The Arctic Template of Russian National Security Policy

Publication: Eurasia Daily Monitor Volume: 11 Issue: 59

Russian Deputy Prime Minister Dmitry Rogozin (Source: Reuters)

Ukraine shows that Russia’s threat assessments are cynical, mendacious, inclined toward worst-case scenarios, self-aggrandizing and self-reinforcing. They betray not just an incipient trend toward paranoia, but also hysteria about foreign threats and a tendency toward grandiosity. Recent developments in Russia’s Arctic policy show that this is as true for Moscow’s thinking on the Far North as it is on Ukraine. Since long before the occupation and annexation of Crimea, Vladimir Putin and the Russian government have argued that military threats to Russia are incessantly growing. And these same assessments have also been justifying Russia’s ongoing military activities in the Arctic (see EDM, September 23, December 16, 2013).

Now Deputy Prime Minister Dmitry Rogozin claims that Moscow cannot rule out the possibility of covert foreign attempts to force Russian mining projects out of the Arctic region on the basis of claims of noncompliance with ecological standards (Interfax, March 14). Since Moscow has frequently used this ploy against foreign energy companies (see EDM, January 24, 2012), it is not surprising that Rogozin invoked it. But he makes no effort to explain who would try to use this strategy against Russian enterprises on Russian territory. Rogozin further argued that due to this threat, Russia intends to deploy underwater bases that will accommodate submersibles able to detect and strike at future threats (Interfax, March 14). These bases will be full-fledged underwater production complexes with a full production cycle controlled by robots. The underwater cities will have their own transport, energy services, and communication lines, whose primary elements will be exploration submarines and platform vessels for drilling and extracting energy and raw materials, power generation, maintenance and repair of these systems, as well as provisions for their security. He also believes that these projects could then catalyze the modernization of Russia’s gas, oil and space sectors due to the increased need for robots in all these areas. Obviously this will involve major efforts by Russia’s defense industrial sector as well (Ekspert Online, Rossiyskaya Gazeta Online, March 14, 2014).
Such plans may seem rather fanciful, but Russia’s other military projects in the Arctic are anything but, even if they only reflect Moscow’s hyper threat assessment. Rogozin says that since the 1950s, Russia’s enemies have regarded the Arctic as a key direction of attack, and the country’s northern boundaries are still its least protected (Interfax, March 14). This is despite all the work of the last seven years to beef up those forces in addition to the presence of nuclear naval fleets in Murmansk and the Pacific Fleet. As a result, Russian artillery and reconnaissance units have held an estimated 150 training sessions in the Arctic in the last three weeks (Interfax-AVN, March 18). In particular, on March 14, Russia dispatched four bombers on a 24-hour patrol over the Arctic. Moreover, last February, Moscow announced its intention to create a new Arctic command and build up the local infrastructure in the area. At the same time it conducted its largest paratrooper drop in the region in a training mission involving the seizure of the airport on Kotelnyi Island (RIA Novosti, Interfax, March 14).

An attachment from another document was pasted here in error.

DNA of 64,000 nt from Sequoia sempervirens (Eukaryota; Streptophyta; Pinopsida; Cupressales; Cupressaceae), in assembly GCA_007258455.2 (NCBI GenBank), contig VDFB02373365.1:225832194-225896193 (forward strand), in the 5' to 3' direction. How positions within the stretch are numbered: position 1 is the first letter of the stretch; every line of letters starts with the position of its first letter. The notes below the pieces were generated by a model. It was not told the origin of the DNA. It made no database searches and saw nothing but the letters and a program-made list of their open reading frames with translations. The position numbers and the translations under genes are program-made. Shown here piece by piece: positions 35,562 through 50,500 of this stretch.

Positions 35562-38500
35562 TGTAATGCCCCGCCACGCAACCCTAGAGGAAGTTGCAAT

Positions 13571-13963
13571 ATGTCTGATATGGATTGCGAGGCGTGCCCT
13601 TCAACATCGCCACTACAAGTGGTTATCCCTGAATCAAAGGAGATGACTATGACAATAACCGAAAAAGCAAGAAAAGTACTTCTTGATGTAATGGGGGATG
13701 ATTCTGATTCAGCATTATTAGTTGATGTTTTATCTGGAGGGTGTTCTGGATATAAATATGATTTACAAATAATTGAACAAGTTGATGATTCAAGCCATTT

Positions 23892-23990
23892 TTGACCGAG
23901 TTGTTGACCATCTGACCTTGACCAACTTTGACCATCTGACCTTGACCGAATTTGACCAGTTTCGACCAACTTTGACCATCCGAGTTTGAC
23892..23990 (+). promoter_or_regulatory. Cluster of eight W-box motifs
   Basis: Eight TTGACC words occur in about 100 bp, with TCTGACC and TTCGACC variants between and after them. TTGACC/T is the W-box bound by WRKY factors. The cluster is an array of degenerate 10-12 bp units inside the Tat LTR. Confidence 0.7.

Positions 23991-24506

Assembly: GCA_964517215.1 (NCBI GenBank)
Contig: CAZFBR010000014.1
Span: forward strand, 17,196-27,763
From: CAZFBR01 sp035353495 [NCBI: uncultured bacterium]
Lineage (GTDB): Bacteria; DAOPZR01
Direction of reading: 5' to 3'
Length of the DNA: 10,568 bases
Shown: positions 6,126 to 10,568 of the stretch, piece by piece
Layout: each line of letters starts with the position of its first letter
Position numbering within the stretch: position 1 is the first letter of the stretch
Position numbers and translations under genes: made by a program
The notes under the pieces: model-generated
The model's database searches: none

Nonetheless, when one examines the forces and activities of those countries that could actually represent a genuine military threat to Russia in the Arctic, one is hard-pressed to come up with anything credible. Rather, such an exercise illustrates Moscow’s tendency to magnify threats—an inherent feature of a military establishment that lacks any democratic control or regularly institutionalized process for making defense policy. Indeed, thanks to Putin’s 15 years of autocracy, it is fair to say that the top levels of the Russian government have no genuine institutions or systematic policy structures. Instead, the highest policymaking levels are made up of a coterie of randomly chosen people who cannot act until given explicit orders from the president.

Moreover, in this classic Russian autocracy, there is an inbuilt incentive for intelligence personnel all the way up the line to report worst-case scenarios, appeal to the paranoia inherent in this regime, and cause the waste of billions of rubles on self-serving, needlessly threatening and also deeply corrupted projects (see EDM, January 14, 2013). Ultimately the problem is not the grandiose dreams of Rogozin or the system’s daunting nightmares, but the nature of the system itself, which endlessly reproduces these inflated assessments and ensuing requirements.

Ukraine is only one example of this process. But nobody should think that it is an aberration—far from it. The Russian perception that Neo-Nazis, anti-Semites, and other extremists took over in a coup in Kyiv with Western support reflects the same types of threat assessments that Putin, Rogozin and others in the government have been making all along. Therefore, according to Moscow’s thinking, since the likelihood of military threats to Russia was rising all around its frontiers for years, this justified Russia’s actions not only in Crimea but also legitimates its massive—and probably ultimately unsustainable—Arctic projects. Undoubtedly, as the militarization of the Arctic becomes an increasingly self-sustaining project, these manifestations of the Russian system in action will become all the more readily apparent, and with predictable consequences.